On Balance  

Ride. Make a difference

It seems that more than just my wife and I have been reading these columns. Amazing. For those of you who have joined us for one or another of the rides, I want to say thanks for taking the time, and for the company.

Going a little different route today, following the thought pattern of rider safety being best found in the best reasons to ride in the first place.

The things I enjoy I’ve learned to do with reasonable safety, so that I can enjoy them again. That fits very well with the main reason most people use the motorcycle most of the time: recreation. Havin’ a laugh.

This safety approach has the side benefit of preventing me from having to do some of the things I really hate, like sliding along on pavement on bare skin. Or losing fingers to the table saw. Same deal. Best to avoid, I say.

I also mentioned last time that most people seem to ride as a form of social recreation, and that this aspect has its downsides.

We’re better at getting each other into trouble than out of it. Get caught siphoning the teacher’s gas, you’re on your own, Buckeye. We weren’t here.

Beware of peer pressure on group rides, and about riding in general. But that really isn’t anything like the whole story about the social nature of motorcycling, so here’s another angle on that dangle.

Cue music: Riders On The Storm, The Doors.

There’s a motorcycling “Ride To Work Day," and campaign. You can look it up: http://www.ridetowork.org. The premise is that we should be helping each other by joining forces and becoming a more visible (numerous) presence in traffic at times when most people are on the road, instead of when they aren’t.

There are flaws in the website’s presentation materials. However, there is the central point, which is that road safety for motorcyclists works in some important ways like it does for cyclists and pedestrians.

We fare better when there are relatively more of us in the social mainstream of day-to-day traffic.

When there are more riders on the road, at peak times, other vehicle operators are more attuned to our presence. Perhaps more importantly, the pressure of numbers makes the managers of roadway infrastructure more attuned to the need to ensure that roads are engineered and maintained for rider safety.

Instead of hiding out and waiting until all the cars and trucks go home before we roll Blacky out of the barn, Ride to Work (and I) propose that we should all get to work and back in the saddle.

Arrive with a grin on your face, having made a difference for fellow riders’ safety, and see if it doesn’t improve the work day too.

Monday, June 21. International motorcycling Ride to Work Day. Have a laugh, go to that meeting in your leathers.

And. The fun committee’s work doesn’t stop there. Lots of us have figured out how to get some social mileage by making good things happen for people who need help.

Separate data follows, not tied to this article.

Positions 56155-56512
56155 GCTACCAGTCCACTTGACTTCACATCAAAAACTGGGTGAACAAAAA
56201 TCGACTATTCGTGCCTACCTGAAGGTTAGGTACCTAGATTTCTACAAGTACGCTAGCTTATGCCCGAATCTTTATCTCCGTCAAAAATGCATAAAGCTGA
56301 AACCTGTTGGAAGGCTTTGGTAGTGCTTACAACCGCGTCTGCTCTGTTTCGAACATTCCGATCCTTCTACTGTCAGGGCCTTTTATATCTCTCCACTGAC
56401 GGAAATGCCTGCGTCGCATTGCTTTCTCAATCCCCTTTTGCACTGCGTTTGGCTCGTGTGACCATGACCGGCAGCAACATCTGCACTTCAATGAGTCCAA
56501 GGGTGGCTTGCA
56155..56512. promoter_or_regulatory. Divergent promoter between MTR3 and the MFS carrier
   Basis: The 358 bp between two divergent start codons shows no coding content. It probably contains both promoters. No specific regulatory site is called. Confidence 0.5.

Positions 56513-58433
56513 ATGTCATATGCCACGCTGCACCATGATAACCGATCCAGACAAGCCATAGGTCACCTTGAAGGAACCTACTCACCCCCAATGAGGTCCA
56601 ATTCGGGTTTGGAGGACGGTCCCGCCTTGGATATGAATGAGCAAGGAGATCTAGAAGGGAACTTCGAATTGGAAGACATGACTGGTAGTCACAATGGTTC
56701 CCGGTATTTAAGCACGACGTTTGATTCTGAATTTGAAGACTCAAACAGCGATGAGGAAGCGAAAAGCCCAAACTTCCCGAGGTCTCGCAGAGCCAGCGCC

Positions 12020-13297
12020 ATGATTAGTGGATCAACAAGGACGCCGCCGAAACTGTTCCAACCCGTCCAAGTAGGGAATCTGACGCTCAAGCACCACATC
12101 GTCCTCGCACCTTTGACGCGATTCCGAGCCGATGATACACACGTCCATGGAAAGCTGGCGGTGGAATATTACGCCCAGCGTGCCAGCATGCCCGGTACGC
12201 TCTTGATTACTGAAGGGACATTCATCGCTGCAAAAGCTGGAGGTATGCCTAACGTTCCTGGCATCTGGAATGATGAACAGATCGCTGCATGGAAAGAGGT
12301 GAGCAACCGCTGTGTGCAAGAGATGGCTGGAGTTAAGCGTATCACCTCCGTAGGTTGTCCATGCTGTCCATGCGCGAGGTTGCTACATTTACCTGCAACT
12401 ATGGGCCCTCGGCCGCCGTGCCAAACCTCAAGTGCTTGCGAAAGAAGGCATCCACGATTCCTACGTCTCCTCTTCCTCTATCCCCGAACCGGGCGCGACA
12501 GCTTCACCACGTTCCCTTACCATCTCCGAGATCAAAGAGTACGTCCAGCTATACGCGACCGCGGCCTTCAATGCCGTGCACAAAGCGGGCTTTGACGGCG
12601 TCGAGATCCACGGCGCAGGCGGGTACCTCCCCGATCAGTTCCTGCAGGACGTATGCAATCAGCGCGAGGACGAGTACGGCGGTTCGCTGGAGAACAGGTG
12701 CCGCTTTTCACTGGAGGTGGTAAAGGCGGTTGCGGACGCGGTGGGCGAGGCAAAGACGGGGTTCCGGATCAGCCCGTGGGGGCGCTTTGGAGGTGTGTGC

Fundraising rides are a whole thing out there. People will actually give you money if you tell them you’re crazy enough to risk your life riding a motorcycle in aid of worthy causes.

Most years, riders get pledges, get together with a bunch of other riders, go for a hoot together, and then grab a burger and a prize at the afterburner. COVID’s pretty much screwed that up for us, but the fun’s still on.

If you were the one who read the previous column, you’ll remember the notion presented was to ride your own ride, instead of in a pack, then get together with your buddies at the pie stop.

Turns out, fundraisers have settled on a plan that’s pretty similar. So, whether you’re going with the Ride For Dad, or the Ride To Live, or both (for prostate cancer supports and research), you can do that on your own between May and September, having registered with them first and organized some pledges.

“Ride Alone Together” is the Ride For Dad tag line, which works so well on so many levels, I wish I’d thought of it first.

Should mention that one of the national medical advisers for the Prostate Cancer Fight Foundation, the charitable arm of the Ride For Dad, is Dr. Juanita M. Crook, of UBC Kelowna. Studies a form of treatment you really don’t want to know about, until you need to know about it. And I really hope you miss that bus.

Unlike one of the very best friends I’ve ever had, who’s on a ride from hell with it right now. So far, some of that leading edge research is helping, so thanks for the fundraising.

Raise some money, go for a ride, make a difference — here’s a very short list of some options to consider:

So you can still have a laugh, be social, and raise safety, awareness, and funds, riding alone. Together.

This article is written by or on behalf of an outsourced columnist and does not necessarily reflect the views of Castanet.


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About the Author

Bill Downey is a retired professional social worker in support programs for people with congenital or acquired physical and cognitive challenges, who was also a volunteer firefighter and a BCGEU health and safety advocate.

For many years, he has been a motorcycle riding coach/instructor with Kelowna Safety Council who spends too much time studying international traffic safety research and not enough time doing all the outdoor things a boy from the Okanagan should be doing.

He has lived a very large portion of his life on two wheels as a commuting and travelling cyclist, but, for the extra challenge, he is also as a motorcycle commuter.

By nature, he has a balanced approach to all things.

[email protected]https://kdsc.bc.ca

The views expressed are strictly those of the author and not necessarily those of Castanet. Castanet does not warrant the contents.

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